Okay, I’m a bit of a nerd, even when it comes to fashion. So, when I look at Paris Fashion Week I cannot help but think of the rich fashion history that is represented on today’s catwalk. Lucky for me, New York City has a plethora of resources to dig deeper into this history - including the Museum of the Fashion Institute of Technology. One exhibit currently on display is “Paris Refashioned: 1957-1968” that takes a closer look at the relationship between popular culture and the changing haute couture landscape in the fashion capital of the world. Inspired by Paris, I took a fieldtrip to FIT to see if the the designers at PFW paid attention during their Fashion History Class.
Fashion hit an interesting stride in the late 1950’s. Europe was finally recovering from World War II both physically and financially. Going into the Sixties, more materials and fabric were available to fashion houses and consumers now had access to more disposable income. Additionally, women were exercising new freedoms post War by pushing boundaries and raising hemlines. With the increase of money entering the market, a consumerist society was born that rivaled the fashion of the legendary Couturiers of Paris that were still standing after the War. As a result, the period between 1957-1968 was a pivotal time for modern fashion that has shaped the identity and aesthetic that we see in design today.
At FIT, this fashion era comes to life through a curated collection of garments that range from the relatively unremarkable (tweed suit sets) to the remarkable (feathered cocktail dresses). Yet in the context of the cultural shifts of this time period, the exhibition shows that the sartorial significance is not lost. Just to see how important this time was for fashion, I compared some of the key styles and designers from the most recent Paris Fashion Week to some of the featured garments at FIT - and yes, it does look like a few did get an “A” in Fashion History.
Chanel was already a renowned name in design, but after closing her doors during World War II she came back into the Fifties during the time of Dior’s feminine New Look. Her goal: design for the modern woman without fuss or frills. Karl Lagerfeld for Chanel in 2017 seems to be taking the same approach, quoting the graphic black, white, and red check reminiscent of Chanel’s 1959 tweed suits (center) and making style effortlessly achievable.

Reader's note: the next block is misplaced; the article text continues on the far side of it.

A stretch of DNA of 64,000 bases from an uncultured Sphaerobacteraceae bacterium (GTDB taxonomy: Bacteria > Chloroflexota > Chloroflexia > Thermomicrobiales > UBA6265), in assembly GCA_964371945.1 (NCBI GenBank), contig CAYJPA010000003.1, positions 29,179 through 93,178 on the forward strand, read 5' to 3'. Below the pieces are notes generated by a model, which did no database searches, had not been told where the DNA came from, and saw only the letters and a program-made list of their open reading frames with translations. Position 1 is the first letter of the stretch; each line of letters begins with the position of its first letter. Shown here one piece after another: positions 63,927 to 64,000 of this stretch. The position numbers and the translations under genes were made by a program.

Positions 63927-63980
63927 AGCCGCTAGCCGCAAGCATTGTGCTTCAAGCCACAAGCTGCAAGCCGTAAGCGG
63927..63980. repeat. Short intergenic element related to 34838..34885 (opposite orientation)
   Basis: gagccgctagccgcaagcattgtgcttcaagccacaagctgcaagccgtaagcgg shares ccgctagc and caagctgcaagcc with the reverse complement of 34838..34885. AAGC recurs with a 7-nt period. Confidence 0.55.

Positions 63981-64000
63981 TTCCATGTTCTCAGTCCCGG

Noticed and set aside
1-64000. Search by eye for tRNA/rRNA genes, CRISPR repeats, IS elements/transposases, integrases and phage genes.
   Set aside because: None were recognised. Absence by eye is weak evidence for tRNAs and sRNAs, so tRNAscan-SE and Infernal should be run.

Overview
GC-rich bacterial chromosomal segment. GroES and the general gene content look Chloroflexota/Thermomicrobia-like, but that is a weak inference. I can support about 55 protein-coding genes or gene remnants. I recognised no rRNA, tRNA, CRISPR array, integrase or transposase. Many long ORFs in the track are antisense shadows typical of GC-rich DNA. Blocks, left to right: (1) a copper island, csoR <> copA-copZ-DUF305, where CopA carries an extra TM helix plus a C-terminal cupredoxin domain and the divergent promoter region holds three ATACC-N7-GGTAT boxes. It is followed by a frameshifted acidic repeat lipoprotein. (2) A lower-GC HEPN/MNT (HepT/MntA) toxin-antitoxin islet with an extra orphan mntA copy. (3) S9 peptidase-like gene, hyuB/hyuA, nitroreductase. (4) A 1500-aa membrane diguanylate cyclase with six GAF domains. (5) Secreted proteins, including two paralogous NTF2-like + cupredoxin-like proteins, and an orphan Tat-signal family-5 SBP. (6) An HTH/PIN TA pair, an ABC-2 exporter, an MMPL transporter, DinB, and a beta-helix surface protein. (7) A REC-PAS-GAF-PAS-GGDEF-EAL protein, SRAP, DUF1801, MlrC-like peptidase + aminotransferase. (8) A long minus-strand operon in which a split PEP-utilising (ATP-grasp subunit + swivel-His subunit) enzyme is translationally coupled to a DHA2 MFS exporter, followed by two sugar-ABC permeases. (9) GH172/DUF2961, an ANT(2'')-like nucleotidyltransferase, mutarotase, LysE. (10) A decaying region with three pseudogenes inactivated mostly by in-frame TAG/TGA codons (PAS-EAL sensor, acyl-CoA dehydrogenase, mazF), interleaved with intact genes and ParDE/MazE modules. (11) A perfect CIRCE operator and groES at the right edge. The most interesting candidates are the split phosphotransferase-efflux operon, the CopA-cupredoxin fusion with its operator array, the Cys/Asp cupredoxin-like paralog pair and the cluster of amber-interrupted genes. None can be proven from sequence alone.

Though born in Spain, Cristobal Balenciaga was another Parisian-based designer that was well established by the time of consumerist shifts of the 1960’s. His designs balanced intricity with architecture never seen before in the fashion community. The latest Autumn 2017 collection still mimics the empire waist, bubble hems, and feminine details introduced by the designer. The evening gown from 1968, featured center, was created just before his retirement and epitomizes the refined design native to the house.
In 1961, Balenciaga’s assistant, André Courrèges, left to start his own line. In an attempt to break from the Balenciaga aesthetic, Courrèges showed his pivotal 1964 collection inspired by space exploration of the 1960’s and modern sportswear using athletic women in plain white room - and it worked. At Paris Fashion Week, we still see the iconic white boots, black vinyl, and circular details that guided the design sense around the black couture dress from 1968 featured center.
Christian Dior was the champion of post-War fashion by bringing elegance and excess back with the New Look. When he died in 1957, his 21 year-old assistant Yves Saint Laurent took over as artistic director. His final collection with Dior in 1960 also marked the beginning of his new aesthetic - one that embraced pantsuits and new feminine mystique. Now referred to as Saint Laurent, the design house is still embracing the tailored suit and sharp angles in the most current collection that YSL championed in 1967.
Paco Rabanne came from the legendary design houses of Dior and Balenciaga, but as a jewelry designer, not costume. His designs show this background, linking together unconventional materials including plastic and metal pieces to create unique, although not comfortable, designs. The design featured in the center from 1966 would have been worn over flesh-colored body stockings to make the wearer appear as if she was wearing nothing less. In the Autumn 2017 above, Paco Rabanne is still using the creative construction, material, and body stockings to create the unconventional style the house is known for.
Hooked on Fashion History and want to learn more? The “Paris Refashioned: 1957-1968” exhibit at the Museum of FIT runs until April 15 in New York City and is free to the public.